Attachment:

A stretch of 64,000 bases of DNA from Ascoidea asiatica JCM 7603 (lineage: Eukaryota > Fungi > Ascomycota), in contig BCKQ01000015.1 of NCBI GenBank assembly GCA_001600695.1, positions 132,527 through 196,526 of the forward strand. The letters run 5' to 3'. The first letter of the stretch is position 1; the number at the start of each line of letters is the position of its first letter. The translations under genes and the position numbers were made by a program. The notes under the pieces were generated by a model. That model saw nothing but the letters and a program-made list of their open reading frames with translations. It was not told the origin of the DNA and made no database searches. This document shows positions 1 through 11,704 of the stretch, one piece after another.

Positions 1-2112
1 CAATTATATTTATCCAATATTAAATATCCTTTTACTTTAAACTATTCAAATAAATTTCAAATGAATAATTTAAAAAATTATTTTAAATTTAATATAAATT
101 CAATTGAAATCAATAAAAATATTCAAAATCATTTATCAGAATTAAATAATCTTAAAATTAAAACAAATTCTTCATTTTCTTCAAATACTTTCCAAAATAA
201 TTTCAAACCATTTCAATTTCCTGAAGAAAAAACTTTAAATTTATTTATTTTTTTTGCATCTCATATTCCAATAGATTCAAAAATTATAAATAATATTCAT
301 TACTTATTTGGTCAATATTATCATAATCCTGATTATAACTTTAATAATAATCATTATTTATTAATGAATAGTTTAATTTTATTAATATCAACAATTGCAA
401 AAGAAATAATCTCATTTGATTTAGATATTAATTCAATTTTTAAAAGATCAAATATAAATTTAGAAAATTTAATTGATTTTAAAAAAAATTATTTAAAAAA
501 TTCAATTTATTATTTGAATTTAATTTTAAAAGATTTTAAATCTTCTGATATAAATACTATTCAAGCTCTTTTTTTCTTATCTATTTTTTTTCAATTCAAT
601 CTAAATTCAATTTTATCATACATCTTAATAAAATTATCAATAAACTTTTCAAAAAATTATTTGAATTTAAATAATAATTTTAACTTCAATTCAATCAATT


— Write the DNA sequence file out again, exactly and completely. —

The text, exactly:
A stretch of 64,000 bases of DNA from Ascoidea asiatica JCM 7603 (lineage: Eukaryota > Fungi > Ascomycota), in contig BCKQ01000015.1 of NCBI GenBank assembly GCA_001600695.1, positions 132,527 through 196,526 of the forward strand. The letters run 5' to 3'. The first letter of the stretch is position 1; the number at the start of each line of letters is the position of its first letter. The translations under genes and the position numbers were made by a program. The notes under the pieces were generated by a model. That model saw nothing but the letters and a program-made list of their open reading frames with translations. It was not told the origin of the DNA and made no database searches. This document shows positions 1 through 11,704 of the stretch, one piece after another.

Positions 1-2112
1 CAATTATATTTATCCAATATTAAATATCCTTTTACTTTAAACTATTCAAATAAATTTCAAATGAATAATTTAAAAAATTATTTTAAATTTAATATAAATT
101 CAATTGAAATCAATAAAAATATTCAAAATCATTTATCAGAATTAAATAATCTTAAAATTAAAACAAATTCTTCATTTTCTTCAAATACTTTCCAAAATAA
201 TTTCAAACCATTTCAATTTCCTGAAGAAAAAACTTTAAATTTATTTATTTTTTTTGCATCTCATATTCCAATAGATTCAAAAATTATAAATAATATTCAT
301 TACTTATTTGGTCAATATTATCATAATCCTGATTATAACTTTAATAATAATCATTATTTATTAATGAATAGTTTAATTTTATTAATATCAACAATTGCAA
401 AAGAAATAATCTCATTTGATTTAGATATTAATTCAATTTTTAAAAGATCAAATATAAATTTAGAAAATTTAATTGATTTTAAAAAAAATTATTTAAAAAA
501 TTCAATTTATTATTTGAATTTAATTTTAAAAGATTTTAAATCTTCTGATATAAATACTATTCAAGCTCTTTTTTTCTTATCTATTTTTTTTCAATTCAAT
601 CTAAATTCAATTTTATCATACATCTTAATAAAATTATCAATAAACTTTTCAAAAAATTATTTGAATTTAAATAATAATTTTAACTTCAATTCAATCAATT